Here is what I wrote in my journal a week after giving birth to my first son:
We went to see my therapist today, and while she looks for a psychiatrist for me, she encouraged me to head to the ER to get on some meds. I still don’t trust myself around my son. I finally breastfed him today after staying away from him since Saturday, but I made sure my mom and hubby were right near my side, watching him. I need to take this final step in order to protect my family and myself.
It’s a huge puzzle, this whole postpartum thing. I know I’m not alone in this, that so many women go through it. I just wish there was something I could have known or done to prevent this. I’m not on the other side (yet). My therapist wants to see me at the end of the week with hubby so we can come up with a plan of attack (ensuring I get adequate rest, etc.)
If I knew then, what I know now, I would have gotten help sooner and been less afraid to get help. But hindsight is always 20/20, right?
A few days after giving birth to my son, I felt myself grieving my former life. I remember looking out of the window of my apartment, watching people walking around outside, taking advantage of the beautiful day. When would I be able to do that? When would I be able to go to the gym again? (A place that was my sanctuary and mental health lifeline.) Where were my friends? When would I be able to watch a Netflix show?
I know all of this reads as if they are First World Problems, and they are. But in my sleep-deprived, hormonal, postpartum mind, all of these little things, felt like big things. I felt myself slipping away. My old life, with its carefully planned out Saturdays that nourished every bit of my soul, had disappeared. I didn’t know how I would be able to live this new life…as a mother. And so I broke down around that reality.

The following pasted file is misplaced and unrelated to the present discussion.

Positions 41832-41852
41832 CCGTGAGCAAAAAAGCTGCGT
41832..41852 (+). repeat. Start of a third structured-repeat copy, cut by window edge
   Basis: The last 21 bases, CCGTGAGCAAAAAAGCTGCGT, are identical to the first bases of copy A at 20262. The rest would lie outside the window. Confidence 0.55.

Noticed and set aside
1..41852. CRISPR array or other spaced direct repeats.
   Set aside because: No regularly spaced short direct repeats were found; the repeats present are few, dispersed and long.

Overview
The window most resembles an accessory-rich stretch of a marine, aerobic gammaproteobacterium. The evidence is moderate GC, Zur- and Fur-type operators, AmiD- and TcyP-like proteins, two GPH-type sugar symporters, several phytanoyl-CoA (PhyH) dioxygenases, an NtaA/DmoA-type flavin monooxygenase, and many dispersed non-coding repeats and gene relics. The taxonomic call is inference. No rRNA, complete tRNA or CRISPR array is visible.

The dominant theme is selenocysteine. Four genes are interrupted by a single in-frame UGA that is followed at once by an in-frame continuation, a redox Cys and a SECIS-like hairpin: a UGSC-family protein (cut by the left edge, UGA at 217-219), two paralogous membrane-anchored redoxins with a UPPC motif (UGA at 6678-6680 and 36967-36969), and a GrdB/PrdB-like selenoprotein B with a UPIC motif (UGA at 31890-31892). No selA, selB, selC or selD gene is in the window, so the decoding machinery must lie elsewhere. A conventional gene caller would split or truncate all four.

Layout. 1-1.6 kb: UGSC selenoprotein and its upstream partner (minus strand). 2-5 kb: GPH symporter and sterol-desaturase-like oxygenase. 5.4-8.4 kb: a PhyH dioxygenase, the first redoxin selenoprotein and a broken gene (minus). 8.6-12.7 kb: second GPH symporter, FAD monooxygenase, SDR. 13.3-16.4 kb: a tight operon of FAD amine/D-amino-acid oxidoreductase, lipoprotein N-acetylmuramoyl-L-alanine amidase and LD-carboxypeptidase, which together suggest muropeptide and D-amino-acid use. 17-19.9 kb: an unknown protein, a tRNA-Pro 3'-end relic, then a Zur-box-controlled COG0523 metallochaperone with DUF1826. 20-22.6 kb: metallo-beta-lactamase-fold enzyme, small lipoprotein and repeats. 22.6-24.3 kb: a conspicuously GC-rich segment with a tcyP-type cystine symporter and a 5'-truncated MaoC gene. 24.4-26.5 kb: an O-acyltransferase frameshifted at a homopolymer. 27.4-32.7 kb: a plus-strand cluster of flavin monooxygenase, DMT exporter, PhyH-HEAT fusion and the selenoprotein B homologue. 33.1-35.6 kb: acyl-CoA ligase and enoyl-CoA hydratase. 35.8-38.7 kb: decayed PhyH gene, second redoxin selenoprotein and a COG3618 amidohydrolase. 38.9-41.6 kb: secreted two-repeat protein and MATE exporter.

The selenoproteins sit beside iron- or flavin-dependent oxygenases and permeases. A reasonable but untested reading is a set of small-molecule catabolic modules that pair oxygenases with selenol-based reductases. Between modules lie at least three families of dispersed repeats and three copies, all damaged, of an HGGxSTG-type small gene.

Shortly after the above entry, I checked into the psych ward of a hospital, where I stayed for close to a week. I got on medication, got some much-needed rest, and worked through a lot of my anxieties and depression and grief surrounding motherhood.
I remember nearly a week into my stay hubby was visiting and the psychiatrist asked me if I trusted myself to go home. The honest answer is: I didn’t. I felt that all parts of me, were unknown. I had no idea what I was or was not capable of.
But I didn’t want to stay in the hospital any longer. Not with the cramped rooms, limited supply of books and board games, and horrible, tasteless food. I wanted to be home, where I could rest, heal, and be around my family. Most importantly, I wanted to be around my son again. I was mad at myself for not being able to withstand whatever it was that was happening to me. I was angry that I had to be away from my son. So I told the doctor I was ready to go home, because as I said those words, I looked at my hubby, and I knew he would be there for me if anything went sideways. Even though I didn’t fully trust myself, I knew I needed to take a chance, and my hubby would be there to hold it all together.
Thankfully: it did work out. I went and stayed with my parents for the rest of my maternity leave, and my mom and dad and sister and nieces, all helped me put together the pieces of my new life. For the first few days, my parents did the baby’s night feedings so I could rest. My sister (who had three kids of her own) was there to help me take care of the baby and answer any questions I had regarding my newborn. And my nieces cuddled and loved on him like no other. They have a bond with him that remains to this day!
I remember the first time I took a car ride with just my son: we went to pick hubby up from the train station because he was visiting us at my parents’. I studied and lived abroad for one year when I was 21, and went to Iraq as a foreign correspondent when I was 29, and yet the thought of driving in a car, alone, with my baby, for an hour – was terrifying to me. Thankfully my mom and sister reassured me, they told me I could do it. And I did!
I will end with another reflection from that journal entry:
I do hope that anyone reading this, who hasn’t had a child, finds the help and support they need, sooner rather than later. I hope the medication brings me back to myself, so I can be the best mother to my son, and wife to hubby.